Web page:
Knowing how many units of alcohol are in each drink that you consume at a dinner party or on a big night out is vital, says local organisation South Africans Against Drunk Driving (Sadd).
The organisation’s Caro Smit said that while it supported initiatives such as the Cape Argus and Department of Transport’s Name and Shame campaign - in which the names of people convicted of drinking and driving-related offences are published in the newspaper - it was vital that people learn more about alcohol.
For instance, Smit said, people needed to be informed about how to measure a unit of alcohol.
“Apart from putting people’s names in (the newspaper), you need to tell them what a unit is… so they can moderate their drinking,” said Smit. “They don’t know, for example, that if you’ve got a big party one evening and the next day you have a hangover, you’ve still got alcohol in your system.”
The legal limit for drinking and driving is 0.05g blood alcohol and 0.24mg breath alcohol content. One unit of alcohol, equivalent to a 25ml shot of tequila or vodka, will measure 0.02g in blood and 0.10mg in breath.
The organisation has put together a list of commonly consumed alcoholic drinks and explained how many units of alcohol are contained in each. For instance, a cider contains two units; 75ml of red wine contains one unit; 90ml of white wine contains one unit and a quart of beer contains 3.5 units.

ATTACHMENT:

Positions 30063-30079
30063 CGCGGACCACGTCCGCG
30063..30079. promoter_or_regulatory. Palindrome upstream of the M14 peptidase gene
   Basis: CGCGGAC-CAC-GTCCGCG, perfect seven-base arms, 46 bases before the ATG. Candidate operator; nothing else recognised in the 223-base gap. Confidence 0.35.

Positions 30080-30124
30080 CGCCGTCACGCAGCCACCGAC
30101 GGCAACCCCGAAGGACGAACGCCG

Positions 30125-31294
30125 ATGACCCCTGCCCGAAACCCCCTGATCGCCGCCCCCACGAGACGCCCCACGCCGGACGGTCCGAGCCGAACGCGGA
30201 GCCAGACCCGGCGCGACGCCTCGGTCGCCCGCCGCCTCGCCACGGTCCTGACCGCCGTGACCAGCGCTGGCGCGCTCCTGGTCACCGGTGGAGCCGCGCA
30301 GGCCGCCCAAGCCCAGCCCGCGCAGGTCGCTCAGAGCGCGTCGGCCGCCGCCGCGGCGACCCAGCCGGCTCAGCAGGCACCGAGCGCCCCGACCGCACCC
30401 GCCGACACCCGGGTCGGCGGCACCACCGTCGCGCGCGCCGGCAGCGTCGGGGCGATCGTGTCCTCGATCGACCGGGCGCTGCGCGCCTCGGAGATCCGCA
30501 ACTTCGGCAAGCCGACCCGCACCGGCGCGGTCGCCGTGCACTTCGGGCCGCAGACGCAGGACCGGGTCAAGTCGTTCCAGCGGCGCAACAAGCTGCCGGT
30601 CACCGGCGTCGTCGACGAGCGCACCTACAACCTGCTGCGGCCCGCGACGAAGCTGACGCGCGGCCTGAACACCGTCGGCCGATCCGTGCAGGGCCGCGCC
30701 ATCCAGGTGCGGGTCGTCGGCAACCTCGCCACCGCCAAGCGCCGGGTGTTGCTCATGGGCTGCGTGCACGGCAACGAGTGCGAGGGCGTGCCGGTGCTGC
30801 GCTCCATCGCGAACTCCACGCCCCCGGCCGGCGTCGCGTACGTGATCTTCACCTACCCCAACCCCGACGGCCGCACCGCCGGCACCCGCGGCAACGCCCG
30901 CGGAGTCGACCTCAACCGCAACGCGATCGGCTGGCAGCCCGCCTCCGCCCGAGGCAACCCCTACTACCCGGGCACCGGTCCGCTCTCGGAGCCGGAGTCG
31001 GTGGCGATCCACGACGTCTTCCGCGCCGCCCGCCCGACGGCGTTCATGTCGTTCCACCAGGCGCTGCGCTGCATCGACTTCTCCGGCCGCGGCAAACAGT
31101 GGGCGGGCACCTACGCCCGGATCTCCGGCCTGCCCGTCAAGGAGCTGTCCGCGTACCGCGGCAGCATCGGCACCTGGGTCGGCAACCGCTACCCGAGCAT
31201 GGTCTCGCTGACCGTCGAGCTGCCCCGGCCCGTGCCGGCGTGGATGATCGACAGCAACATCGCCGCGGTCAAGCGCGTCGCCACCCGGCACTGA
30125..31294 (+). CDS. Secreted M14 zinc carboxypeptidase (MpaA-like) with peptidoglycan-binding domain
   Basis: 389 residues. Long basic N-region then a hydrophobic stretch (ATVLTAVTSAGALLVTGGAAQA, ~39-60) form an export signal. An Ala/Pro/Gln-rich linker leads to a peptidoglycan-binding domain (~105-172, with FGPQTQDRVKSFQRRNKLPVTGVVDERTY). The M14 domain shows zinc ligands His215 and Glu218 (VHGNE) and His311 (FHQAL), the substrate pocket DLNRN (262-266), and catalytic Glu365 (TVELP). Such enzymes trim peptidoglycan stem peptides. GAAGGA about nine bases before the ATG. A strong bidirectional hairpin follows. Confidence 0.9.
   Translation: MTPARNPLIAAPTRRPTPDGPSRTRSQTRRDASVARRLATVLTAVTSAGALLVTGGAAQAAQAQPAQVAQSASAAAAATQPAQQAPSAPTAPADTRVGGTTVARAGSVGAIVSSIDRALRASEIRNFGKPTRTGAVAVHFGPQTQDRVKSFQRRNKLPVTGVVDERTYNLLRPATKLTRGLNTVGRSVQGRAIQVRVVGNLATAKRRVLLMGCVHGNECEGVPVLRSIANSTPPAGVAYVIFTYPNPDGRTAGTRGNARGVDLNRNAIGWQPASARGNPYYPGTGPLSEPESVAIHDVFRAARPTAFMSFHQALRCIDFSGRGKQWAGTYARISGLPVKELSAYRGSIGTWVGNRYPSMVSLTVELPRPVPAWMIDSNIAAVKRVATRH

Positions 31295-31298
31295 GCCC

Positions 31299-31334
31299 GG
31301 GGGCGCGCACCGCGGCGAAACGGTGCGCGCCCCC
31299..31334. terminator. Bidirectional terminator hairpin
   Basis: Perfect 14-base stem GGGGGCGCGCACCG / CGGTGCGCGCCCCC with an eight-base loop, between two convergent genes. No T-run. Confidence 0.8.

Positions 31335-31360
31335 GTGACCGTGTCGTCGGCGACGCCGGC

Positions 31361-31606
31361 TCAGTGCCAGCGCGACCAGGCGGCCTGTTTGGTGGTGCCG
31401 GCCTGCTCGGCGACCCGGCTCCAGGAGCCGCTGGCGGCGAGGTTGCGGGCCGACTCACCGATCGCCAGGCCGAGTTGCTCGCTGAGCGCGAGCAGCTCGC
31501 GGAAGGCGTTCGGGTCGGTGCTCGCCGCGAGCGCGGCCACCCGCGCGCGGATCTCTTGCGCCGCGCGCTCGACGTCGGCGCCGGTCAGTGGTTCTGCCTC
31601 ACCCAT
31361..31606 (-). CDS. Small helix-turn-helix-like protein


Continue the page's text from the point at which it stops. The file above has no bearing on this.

Smit said the Name and Shame campaign would be made even more effective if it contained an educational element. More education and tougher laws, she said, were crucial for dealing with the problem of drunk driving.
Regular law enforcement operations at which drivers were breathalysed and tested for alcohol were also important, she said.
“I have driven all over South Africa since 1969 and I have never been tested for alcohol. We have to be tested over and over again so people know they can’t take a chance.”
Today, the Cape Argus names and shames 56 people who have been convicted in court for driving while under the influence of intoxicating liquor or over the limit.
The names are the latest to be sent by the courts to the provincial transport department for capture on the eNatis computer system.
They are being named as part of the newspaper’s ongoing Name and Shame initiative in co-operation with the provincial transport department’s Safely Home campaign. - Cape Argus